I’ve been away for a few weeks, visiting Paris — the city of my mother’s family. I returned on November 4th, 9 days before the Paris attacks.
While I’ve been silent for the past weeks, I want to share some thoughts.
As a mother (and historical interpreter who’s often played the part of a Victorian school teacher), I have given considerable thought to the activities of schools and heritage schoolhouses, and how education has built the nation that Canada is today.
In a video about 19th century PEI teacher Kate Henderson, Heritage Minutes reminds us that “no group of educators ever worked harder than the young women and men who taught in one-room schools in isolated communities all over Canada. Whether boarding in the crowded homes of local families or living alone in primitive teacherages, they were under the constant scrutiny of the entire community. They usually taught seven or eight grades in uncomfortable, ill-equipped schools. With few books and almost no supplies, the pioneer teachers had to rely on their ingenuity and perseverance to survive the school year. The life of the rural teacher has become a part of Canadian folklore.”
Here’s my favourite 19th century education quote: “What is the Teacher’s work? It is to develop the mind, to mould the heart, and to form the character of the future citizens, magistrates, and rulers of the land. It is to teach and implant that which is the only guarantee of liberty, order and social stability ‒ the essential element of a country’s prosperity and happiness. (Rev. Egerton Ryerson, Chief Superintendent of Education, Canada West, 1850).”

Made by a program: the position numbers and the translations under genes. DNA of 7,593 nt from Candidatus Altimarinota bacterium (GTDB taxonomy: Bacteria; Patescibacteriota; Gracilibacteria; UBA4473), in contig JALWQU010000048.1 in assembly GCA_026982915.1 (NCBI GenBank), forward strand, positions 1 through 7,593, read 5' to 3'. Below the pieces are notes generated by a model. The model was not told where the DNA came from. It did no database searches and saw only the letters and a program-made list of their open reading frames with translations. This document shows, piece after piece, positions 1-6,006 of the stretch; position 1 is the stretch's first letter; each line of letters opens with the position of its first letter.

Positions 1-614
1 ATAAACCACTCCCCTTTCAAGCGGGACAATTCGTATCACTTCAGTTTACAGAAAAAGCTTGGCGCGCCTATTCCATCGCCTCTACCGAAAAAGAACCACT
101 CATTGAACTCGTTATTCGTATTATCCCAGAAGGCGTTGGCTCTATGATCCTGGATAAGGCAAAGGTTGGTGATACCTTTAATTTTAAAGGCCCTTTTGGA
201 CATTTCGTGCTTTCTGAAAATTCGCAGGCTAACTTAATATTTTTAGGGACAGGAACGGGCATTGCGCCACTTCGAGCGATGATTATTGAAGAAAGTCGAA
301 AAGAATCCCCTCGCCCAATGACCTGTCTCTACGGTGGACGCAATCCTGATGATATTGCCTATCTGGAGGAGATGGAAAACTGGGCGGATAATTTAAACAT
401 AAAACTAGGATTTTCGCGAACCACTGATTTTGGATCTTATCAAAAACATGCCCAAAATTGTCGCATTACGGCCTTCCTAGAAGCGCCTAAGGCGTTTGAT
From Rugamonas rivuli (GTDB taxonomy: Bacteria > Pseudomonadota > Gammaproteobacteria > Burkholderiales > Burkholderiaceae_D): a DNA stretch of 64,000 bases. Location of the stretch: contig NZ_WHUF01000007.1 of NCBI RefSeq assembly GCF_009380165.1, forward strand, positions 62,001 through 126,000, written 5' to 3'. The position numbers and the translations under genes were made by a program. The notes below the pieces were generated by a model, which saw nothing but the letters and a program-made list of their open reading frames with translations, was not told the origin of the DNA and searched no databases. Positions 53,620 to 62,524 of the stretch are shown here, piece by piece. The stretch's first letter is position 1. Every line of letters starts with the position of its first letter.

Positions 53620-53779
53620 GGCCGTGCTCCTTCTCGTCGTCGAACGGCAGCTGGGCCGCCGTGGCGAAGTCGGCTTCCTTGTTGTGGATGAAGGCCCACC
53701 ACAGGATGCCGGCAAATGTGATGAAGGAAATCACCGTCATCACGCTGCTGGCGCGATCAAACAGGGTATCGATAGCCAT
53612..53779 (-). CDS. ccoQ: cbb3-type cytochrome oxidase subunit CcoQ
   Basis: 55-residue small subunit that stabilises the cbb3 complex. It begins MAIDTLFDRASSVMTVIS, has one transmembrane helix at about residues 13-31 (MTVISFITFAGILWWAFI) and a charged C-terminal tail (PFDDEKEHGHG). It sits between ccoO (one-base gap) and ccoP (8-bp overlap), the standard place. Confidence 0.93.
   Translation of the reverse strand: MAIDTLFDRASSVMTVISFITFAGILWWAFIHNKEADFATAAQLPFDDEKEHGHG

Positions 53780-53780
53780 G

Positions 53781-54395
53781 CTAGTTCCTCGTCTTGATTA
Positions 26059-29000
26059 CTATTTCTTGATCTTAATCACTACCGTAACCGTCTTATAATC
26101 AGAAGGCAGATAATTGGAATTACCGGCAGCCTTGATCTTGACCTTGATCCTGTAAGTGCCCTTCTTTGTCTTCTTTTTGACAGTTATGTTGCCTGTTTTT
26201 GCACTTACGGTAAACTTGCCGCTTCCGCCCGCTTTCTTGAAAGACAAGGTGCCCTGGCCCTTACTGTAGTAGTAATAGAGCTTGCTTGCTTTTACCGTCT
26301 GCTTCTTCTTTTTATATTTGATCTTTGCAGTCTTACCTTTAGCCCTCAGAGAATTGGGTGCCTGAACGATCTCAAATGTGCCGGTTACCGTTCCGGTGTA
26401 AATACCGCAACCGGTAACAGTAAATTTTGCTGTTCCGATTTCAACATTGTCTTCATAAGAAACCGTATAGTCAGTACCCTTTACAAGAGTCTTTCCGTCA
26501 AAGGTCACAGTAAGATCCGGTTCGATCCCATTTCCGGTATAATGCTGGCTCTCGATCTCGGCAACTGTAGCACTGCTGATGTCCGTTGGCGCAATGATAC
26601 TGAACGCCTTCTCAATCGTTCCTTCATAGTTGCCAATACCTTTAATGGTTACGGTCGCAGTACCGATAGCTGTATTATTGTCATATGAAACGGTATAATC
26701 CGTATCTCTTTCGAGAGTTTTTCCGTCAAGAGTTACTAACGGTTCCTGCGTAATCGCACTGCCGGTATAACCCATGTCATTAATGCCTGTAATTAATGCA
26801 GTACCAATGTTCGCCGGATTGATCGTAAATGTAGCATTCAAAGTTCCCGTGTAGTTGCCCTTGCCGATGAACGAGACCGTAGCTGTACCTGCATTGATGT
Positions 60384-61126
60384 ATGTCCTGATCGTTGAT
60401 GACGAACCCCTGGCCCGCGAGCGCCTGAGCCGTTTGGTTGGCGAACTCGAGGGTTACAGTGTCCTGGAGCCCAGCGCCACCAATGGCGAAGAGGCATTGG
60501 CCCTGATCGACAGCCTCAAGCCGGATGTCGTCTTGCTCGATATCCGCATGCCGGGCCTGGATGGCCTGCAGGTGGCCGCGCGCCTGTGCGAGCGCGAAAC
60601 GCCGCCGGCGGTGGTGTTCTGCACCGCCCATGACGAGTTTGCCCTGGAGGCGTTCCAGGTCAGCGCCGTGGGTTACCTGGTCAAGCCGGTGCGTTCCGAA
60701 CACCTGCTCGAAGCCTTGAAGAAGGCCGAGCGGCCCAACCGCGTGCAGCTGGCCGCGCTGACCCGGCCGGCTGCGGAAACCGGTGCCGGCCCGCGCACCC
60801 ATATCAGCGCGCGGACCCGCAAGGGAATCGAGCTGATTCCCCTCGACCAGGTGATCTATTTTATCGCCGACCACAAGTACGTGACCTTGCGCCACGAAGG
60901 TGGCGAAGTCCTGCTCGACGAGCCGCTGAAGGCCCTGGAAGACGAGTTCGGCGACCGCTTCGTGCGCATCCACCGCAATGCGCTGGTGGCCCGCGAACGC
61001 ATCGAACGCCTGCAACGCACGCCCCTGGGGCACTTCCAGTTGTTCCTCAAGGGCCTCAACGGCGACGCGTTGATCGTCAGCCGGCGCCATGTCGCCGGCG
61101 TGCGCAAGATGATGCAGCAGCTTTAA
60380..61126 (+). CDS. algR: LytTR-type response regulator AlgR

While the lessons of cooperation, hard work, trust, and respect that were taught by our early teachers are an integral part of Canada’s backbone, our more recent ideas of tolerance, community, and citizenship championed by our schools and school boards are central to the strength of our nation.
Sadly, our world community has lost some of its youth to radicalization, and innocent lives have been lost.
While there may be no turning back for some, we must continue emphasizing that education remains the key to open and informed minds, generosity, humanitarian actions, and community building.
Most importantly, education ensures choices — better choices. Lifelong learning, positive thinking, and building — not destroying — should ideally be at the heart of every young person regardless of their faith or country.